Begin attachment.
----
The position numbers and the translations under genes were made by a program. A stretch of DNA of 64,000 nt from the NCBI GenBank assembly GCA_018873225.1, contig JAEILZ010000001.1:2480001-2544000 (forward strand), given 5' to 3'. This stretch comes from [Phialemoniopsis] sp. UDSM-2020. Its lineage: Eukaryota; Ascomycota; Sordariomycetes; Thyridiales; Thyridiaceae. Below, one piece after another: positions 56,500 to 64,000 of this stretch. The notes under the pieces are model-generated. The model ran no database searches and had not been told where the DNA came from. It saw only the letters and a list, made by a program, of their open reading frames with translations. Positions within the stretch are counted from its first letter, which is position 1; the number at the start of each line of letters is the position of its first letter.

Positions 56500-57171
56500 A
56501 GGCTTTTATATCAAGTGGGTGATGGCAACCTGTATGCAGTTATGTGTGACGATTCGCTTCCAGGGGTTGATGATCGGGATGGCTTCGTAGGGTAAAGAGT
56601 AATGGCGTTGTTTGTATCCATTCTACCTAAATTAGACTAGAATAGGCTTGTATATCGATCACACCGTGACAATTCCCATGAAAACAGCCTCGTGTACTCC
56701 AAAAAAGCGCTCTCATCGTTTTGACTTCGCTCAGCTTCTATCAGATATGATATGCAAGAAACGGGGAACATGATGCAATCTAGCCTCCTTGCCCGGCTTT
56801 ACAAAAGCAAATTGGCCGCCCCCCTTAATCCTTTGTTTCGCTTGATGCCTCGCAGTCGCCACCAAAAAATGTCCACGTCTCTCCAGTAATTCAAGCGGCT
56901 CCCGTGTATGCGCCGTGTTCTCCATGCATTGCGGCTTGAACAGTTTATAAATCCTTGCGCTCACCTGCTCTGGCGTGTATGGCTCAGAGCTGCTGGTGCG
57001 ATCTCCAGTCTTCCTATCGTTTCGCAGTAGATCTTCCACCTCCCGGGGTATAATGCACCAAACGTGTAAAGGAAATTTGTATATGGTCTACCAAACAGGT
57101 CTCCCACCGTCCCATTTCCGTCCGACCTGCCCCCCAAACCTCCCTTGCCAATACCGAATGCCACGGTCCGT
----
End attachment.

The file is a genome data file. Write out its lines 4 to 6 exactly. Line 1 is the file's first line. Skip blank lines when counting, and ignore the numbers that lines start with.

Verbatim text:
56501 GGCTTTTATATCAAGTGGGTGATGGCAACCTGTATGCAGTTATGTGTGACGATTCGCTTCCAGGGGTTGATGATCGGGATGGCTTCGTAGGGTAAAGAGT
56601 AATGGCGTTGTTTGTATCCATTCTACCTAAATTAGACTAGAATAGGCTTGTATATCGATCACACCGTGACAATTCCCATGAAAACAGCCTCGTGTACTCC
56701 AAAAAAGCGCTCTCATCGTTTTGACTTCGCTCAGCTTCTATCAGATATGATATGCAAGAAACGGGGAACATGATGCAATCTAGCCTCCTTGCCCGGCTTT